Histological view of thyroid follicular cells showing central colloid. Source: WikiCommons

From these, rounded or rod-shaped secondary (definitive) follicles sprout out and enlarge. The follicles of the mature gland measure up to 1 mm in diameter. They contain a gelatinous colloid and are lined by a simple epithelium, the depth of which varies widely according to the functional state of the gland.

At the peak of secretory activity, the epithelial cells are columnar in shape. Mitochondria and numerous clear vesicles appear to accumulate in the apical portions of the cells and the Golgi complex is found in a supranuclear position. The colloid produced in the cells is secreted into the follicle cavity, where it gradually becomes concentrated. At this point, the epithelial cells assume a cuboid or flattened shape corresponding to a resting state.

Resorption of the colloid from its storage site seems to be initiated by liquefaction of its outermost portions. The cells again become cuboidal or columnar and their cytoplasm turns foamy. Empty follicles are characterized by their star-shaped lumen.

It is assumed that they are able to refill the follicle cavity with colloid within a few hours. Each follicle is enclosed by a very thin basal membrane and a delicate network of reticular fibers.

In addition, it is surrounded by a capillary plexus and by numerous blind terminations of lymphatic vessels. The interstitial arterial network of the thyroid gland is rich in regulatory structures such as subendothelial bundles of epitheloid muscle cells, as well as arteriovenous anastomoses.

Veins and larger lymphatics accompany the arteries. A large number of sympathetic nerve fibers originate in the middle and superior cervical ganglia and run along the larger blood vessels; they are presumed to be vasomotor.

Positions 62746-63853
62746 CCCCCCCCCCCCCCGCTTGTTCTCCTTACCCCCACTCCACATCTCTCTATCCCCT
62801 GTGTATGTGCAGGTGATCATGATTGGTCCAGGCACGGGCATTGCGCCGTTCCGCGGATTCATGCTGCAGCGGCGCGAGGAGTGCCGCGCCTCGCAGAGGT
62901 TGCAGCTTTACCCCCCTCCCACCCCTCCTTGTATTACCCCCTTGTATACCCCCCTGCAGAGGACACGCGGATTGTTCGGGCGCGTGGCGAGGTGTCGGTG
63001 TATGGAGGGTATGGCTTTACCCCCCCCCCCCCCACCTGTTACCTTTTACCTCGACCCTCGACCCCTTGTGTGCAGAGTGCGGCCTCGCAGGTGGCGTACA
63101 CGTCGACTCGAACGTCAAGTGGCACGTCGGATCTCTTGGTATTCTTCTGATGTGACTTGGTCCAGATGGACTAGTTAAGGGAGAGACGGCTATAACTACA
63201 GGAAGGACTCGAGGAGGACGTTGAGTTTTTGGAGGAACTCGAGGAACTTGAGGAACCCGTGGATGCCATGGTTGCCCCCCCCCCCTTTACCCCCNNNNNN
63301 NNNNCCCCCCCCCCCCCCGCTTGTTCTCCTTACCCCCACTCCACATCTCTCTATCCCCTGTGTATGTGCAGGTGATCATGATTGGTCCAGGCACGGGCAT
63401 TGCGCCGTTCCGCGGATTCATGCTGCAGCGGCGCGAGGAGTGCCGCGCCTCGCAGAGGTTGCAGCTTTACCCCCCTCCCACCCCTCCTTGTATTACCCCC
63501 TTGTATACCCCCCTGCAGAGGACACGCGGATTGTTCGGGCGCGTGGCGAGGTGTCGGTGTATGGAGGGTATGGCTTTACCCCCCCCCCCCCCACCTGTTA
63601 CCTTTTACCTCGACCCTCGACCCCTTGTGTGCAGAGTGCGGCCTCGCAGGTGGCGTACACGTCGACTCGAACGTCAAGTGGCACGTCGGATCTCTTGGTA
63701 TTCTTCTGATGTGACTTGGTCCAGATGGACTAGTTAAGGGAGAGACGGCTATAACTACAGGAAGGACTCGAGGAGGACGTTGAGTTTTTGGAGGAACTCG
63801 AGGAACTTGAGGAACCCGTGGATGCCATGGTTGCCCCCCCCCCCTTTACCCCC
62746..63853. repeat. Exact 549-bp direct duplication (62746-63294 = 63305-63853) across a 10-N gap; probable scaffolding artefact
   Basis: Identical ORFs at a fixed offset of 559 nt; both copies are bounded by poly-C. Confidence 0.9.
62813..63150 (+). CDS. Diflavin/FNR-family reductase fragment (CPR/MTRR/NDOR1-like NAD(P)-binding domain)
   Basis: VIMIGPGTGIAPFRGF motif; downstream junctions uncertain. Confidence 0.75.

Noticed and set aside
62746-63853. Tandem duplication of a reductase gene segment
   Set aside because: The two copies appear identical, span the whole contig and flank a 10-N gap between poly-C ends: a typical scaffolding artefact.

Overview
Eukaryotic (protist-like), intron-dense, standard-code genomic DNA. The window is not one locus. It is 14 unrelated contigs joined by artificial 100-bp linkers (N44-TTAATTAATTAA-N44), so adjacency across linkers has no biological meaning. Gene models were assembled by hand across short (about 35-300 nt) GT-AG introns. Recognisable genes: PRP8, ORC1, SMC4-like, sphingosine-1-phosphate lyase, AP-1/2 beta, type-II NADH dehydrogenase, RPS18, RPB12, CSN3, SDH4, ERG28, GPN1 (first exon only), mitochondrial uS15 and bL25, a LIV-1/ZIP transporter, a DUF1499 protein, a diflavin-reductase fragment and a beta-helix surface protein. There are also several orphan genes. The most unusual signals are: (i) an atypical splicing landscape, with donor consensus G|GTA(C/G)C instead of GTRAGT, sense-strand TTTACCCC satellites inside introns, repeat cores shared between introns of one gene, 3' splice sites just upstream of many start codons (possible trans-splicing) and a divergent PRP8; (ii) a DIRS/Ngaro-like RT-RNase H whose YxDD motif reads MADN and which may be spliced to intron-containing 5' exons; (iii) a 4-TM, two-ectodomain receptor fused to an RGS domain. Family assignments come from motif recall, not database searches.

A population of larger cells which do not stain as well is regularly observed in both the follicular epithelium and the interfollicular spaces. When stained by the silver nitrate method these parafollicular cells (mitochondria- rich cells, C cells) display a large number of small brown or black granules. Indeed, these parafollicular cells produce the hormone calcitonin.

Electron microscopy reveals a large number of microvilli and occasional single cilia at the apical surface of the epithelial cells. Their shape varies widely according to the functional state of the follicle. The microvilli of resting cells are short and straight; those of secreting or resorbing cells appear larger and pleomorphic.

Laterally, the follicle cells are joined by typical junctional complexes. Some small infoldings of the plasma membrane are regularly observed in the basal regions of the epithelium. In the active cell, the Golgi apparatus is composed of flattened saccules and numerous vesicles and vacuoles.

It is usually situated above the relatively large nucleus which occupies the basal cytoplasmic region. The endoplasmic reticulum consists of elongated, rough-surfaced cisternae and a large number of small vesicles. Ovoid or rounded mitochondria, multivesicular bodies, and vacuoles of varying size are randomly distributed within the cytoplasmic ground substance.